“Let’s not get lawyers involved”

I hear this a lot from new clients. One or both of them was reluctant to get a lawyers involved in the case with the hope that they could resolve their divorce or custody problem in a peaceful, out of court way.

In principle, I’m all for that! Even though there are rare cases when it doesn’t work, as a lawyer I try hard to resolve all of my cases out of court.

But let’s consider what that statement, “let’s not involve lawyers,” could actually mean. Sometimes the statement comes from the spouse or parent who makes the most money. They’ve probably consulted a lawyer themselves and found how much they’ll have to pay either in a separation and/or support (like child support or alimony).

In these situations, sadly, the higher income earner may be hoping that the other parent or spouse will settle quickly and won’t know what they’re losing if they don’t consult with a lawyer; so they’ll try to be as persuasive as they can to avoid it. Many lawyers are quick to assume this is the situation because they’ve seen it many times before, because it is a real concern, and because they know they can do something to help.

The other concern about lawyers I want to focus on, however, is more common. It isn’t always that one spouse is trying to trick the other. Many people, whether divorcing or seeking a parentage case, are afraid that, if lawyers get involved, then the fighting will increase and it will cost a lot of money.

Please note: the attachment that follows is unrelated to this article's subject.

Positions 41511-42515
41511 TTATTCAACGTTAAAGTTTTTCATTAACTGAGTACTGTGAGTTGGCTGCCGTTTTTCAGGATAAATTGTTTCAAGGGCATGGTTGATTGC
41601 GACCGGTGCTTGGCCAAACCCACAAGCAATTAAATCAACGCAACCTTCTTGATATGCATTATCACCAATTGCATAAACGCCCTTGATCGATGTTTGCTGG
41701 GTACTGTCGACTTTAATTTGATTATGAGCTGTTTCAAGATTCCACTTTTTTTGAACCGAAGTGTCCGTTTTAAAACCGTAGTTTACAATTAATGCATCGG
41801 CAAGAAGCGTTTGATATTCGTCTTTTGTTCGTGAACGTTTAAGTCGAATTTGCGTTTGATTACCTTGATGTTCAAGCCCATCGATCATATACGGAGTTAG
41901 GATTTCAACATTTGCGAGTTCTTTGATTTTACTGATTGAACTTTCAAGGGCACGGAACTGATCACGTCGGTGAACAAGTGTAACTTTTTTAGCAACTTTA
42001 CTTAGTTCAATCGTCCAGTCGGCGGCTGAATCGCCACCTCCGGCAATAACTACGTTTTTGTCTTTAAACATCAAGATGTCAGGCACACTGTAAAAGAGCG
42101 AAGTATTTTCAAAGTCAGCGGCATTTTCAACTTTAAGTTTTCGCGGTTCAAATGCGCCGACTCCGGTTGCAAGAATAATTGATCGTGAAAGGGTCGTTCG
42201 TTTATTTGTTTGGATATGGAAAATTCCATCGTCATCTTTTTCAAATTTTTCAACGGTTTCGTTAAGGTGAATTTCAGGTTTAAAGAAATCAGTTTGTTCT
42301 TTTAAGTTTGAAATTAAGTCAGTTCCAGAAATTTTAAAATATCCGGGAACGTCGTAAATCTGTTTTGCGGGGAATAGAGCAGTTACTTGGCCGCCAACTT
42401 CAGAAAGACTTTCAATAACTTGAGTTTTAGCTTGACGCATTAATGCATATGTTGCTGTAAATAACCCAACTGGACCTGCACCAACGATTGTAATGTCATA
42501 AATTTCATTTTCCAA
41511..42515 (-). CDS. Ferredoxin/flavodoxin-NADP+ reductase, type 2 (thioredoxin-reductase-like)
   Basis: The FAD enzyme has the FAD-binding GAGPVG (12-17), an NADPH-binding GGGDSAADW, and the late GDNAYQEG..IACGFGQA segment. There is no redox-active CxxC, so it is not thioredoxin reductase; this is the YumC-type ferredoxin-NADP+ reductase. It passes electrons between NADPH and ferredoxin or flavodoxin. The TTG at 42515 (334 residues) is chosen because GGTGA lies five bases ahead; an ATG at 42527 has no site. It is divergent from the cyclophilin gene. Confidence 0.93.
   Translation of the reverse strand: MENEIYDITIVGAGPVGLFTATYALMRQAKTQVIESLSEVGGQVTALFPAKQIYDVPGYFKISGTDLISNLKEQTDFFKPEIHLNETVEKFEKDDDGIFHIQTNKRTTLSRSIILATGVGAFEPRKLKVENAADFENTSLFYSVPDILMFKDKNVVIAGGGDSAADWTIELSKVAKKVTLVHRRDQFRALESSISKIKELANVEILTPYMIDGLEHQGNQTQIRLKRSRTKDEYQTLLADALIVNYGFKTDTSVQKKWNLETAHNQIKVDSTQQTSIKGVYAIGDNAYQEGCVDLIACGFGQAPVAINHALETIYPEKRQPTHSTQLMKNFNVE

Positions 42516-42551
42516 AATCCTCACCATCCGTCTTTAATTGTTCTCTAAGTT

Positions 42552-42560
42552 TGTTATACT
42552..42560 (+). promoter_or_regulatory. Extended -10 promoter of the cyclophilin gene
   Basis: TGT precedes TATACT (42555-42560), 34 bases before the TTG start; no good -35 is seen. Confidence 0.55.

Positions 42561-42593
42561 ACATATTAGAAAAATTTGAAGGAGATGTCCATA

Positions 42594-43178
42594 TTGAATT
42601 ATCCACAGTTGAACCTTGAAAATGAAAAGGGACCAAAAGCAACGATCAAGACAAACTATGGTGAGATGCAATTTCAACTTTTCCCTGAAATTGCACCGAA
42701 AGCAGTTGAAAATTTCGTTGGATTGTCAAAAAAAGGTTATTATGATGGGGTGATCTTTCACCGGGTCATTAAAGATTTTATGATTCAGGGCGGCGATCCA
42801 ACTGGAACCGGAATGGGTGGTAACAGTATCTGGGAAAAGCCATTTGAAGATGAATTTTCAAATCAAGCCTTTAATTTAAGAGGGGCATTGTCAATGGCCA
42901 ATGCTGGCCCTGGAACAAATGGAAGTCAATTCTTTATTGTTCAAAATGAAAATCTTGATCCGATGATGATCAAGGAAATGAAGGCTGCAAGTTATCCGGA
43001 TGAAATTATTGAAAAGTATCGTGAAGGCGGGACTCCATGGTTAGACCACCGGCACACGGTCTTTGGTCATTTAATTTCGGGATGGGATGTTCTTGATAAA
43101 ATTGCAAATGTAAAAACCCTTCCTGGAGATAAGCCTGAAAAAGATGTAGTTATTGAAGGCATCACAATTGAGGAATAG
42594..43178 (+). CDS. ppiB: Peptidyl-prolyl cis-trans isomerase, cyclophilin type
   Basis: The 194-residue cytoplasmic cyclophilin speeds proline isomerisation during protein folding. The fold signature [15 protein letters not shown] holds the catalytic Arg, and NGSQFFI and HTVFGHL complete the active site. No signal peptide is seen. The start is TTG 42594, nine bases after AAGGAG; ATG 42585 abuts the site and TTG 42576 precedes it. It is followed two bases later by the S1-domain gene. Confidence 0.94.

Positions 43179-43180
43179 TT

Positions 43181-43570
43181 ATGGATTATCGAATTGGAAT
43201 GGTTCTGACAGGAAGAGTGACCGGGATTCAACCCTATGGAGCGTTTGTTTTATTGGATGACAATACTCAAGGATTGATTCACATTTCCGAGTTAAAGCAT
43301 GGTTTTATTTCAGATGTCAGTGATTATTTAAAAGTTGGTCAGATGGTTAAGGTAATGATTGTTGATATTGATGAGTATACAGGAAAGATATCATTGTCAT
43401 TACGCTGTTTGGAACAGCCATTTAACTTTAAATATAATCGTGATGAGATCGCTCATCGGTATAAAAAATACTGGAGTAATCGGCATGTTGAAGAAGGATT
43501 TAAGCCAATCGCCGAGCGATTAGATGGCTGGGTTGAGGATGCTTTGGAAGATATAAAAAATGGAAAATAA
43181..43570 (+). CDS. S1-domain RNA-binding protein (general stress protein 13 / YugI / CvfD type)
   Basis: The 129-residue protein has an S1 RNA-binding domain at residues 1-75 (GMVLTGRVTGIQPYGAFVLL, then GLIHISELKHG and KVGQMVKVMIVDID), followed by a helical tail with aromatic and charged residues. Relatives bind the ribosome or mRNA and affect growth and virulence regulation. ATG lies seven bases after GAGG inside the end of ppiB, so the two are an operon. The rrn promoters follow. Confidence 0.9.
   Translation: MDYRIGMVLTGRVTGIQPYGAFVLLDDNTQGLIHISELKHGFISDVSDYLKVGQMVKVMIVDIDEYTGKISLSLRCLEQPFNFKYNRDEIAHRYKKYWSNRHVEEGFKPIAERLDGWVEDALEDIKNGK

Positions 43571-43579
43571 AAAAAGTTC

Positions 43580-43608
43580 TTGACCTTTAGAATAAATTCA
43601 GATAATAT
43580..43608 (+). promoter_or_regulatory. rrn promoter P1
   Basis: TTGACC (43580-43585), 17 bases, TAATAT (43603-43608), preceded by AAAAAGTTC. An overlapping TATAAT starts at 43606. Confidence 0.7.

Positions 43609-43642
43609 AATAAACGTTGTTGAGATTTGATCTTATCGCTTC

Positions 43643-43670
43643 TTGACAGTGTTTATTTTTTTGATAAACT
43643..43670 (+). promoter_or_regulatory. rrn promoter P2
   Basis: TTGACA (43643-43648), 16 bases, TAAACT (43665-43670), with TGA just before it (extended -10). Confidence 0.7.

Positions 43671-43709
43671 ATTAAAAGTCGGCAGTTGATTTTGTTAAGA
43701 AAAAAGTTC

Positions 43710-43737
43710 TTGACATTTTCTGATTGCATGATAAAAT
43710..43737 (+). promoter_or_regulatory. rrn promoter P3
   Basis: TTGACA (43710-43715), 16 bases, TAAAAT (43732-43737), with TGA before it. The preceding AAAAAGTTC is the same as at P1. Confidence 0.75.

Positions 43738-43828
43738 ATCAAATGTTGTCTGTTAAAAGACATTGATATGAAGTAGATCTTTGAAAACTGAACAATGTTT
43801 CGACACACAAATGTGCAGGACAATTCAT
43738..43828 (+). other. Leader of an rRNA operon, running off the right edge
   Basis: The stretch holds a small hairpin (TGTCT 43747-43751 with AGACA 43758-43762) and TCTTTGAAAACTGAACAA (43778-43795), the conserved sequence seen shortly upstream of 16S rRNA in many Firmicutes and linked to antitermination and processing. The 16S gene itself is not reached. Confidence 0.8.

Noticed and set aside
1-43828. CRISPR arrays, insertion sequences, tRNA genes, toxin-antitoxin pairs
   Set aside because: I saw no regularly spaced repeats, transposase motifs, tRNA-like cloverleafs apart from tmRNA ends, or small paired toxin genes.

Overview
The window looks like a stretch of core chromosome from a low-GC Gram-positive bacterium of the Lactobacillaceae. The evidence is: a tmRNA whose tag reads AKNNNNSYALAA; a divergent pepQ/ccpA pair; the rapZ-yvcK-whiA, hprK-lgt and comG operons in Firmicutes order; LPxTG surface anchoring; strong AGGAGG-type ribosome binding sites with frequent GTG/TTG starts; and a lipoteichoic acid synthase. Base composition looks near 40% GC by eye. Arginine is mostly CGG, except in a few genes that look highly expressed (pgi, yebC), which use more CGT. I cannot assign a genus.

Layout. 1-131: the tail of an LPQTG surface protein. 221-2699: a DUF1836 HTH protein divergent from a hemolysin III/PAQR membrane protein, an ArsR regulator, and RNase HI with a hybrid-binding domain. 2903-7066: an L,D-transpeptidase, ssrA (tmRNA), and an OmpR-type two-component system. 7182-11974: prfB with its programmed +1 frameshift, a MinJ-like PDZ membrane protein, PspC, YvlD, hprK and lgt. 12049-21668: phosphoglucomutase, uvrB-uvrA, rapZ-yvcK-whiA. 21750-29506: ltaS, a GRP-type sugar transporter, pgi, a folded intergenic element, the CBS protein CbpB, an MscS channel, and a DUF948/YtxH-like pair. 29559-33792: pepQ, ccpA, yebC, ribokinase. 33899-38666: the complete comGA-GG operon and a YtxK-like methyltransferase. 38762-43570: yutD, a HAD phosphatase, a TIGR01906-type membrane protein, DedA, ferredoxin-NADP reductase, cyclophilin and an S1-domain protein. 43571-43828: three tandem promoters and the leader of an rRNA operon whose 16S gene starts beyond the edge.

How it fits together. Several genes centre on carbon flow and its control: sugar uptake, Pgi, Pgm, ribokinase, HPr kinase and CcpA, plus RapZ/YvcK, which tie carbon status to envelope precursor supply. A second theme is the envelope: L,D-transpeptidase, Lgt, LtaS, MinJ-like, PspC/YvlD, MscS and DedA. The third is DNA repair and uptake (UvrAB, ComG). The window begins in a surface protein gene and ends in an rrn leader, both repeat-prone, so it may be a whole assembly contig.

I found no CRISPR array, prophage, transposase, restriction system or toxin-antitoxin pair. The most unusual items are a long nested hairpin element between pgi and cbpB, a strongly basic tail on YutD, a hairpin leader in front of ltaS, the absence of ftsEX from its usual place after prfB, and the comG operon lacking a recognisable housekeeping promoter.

Given the reputation of divorce lawyers in Los Angeles County, they’re not wrong to be concerned. While most of the family law lawyers I’ve met are sincerely interested in helping families, I’ve personally come across a few who do, in my opinion, seem fueled by conflict and cash.

That said, there are a lot of lawyers out there like me who didn’t get into this field because they like to be screaming at opposing counsel while stuck in traffic on the 405 in their Bentleys. People like us are more concerned about simply helping people by ensuring everything is resolved fairly and the children will be protected in the process, if there are any.

Going further, I’m optimistic there likely a few other lawyers like me who have a deeper understanding that “fair” is a really a highly fluid concept (some call it a four letter word) and that the Family Code can only reach fairness on some limited financial bases and a judge’s intuition in an 18 minute long pendente lite hearing on custody.

Thus, fairness requires a much deeper understanding of your family, of your children, of you, of your values, and what it will mean for you to emerge from this problem stronger, healthier, and happier than before.

When you’re interviewing lawyers, I know you won’t know for certain which of them are right for your family. Do your best. Listen to your intuition.

But have faith that, sometimes, getting lawyers involved is actually better for your family than not.

(Photo by Timur Weber)






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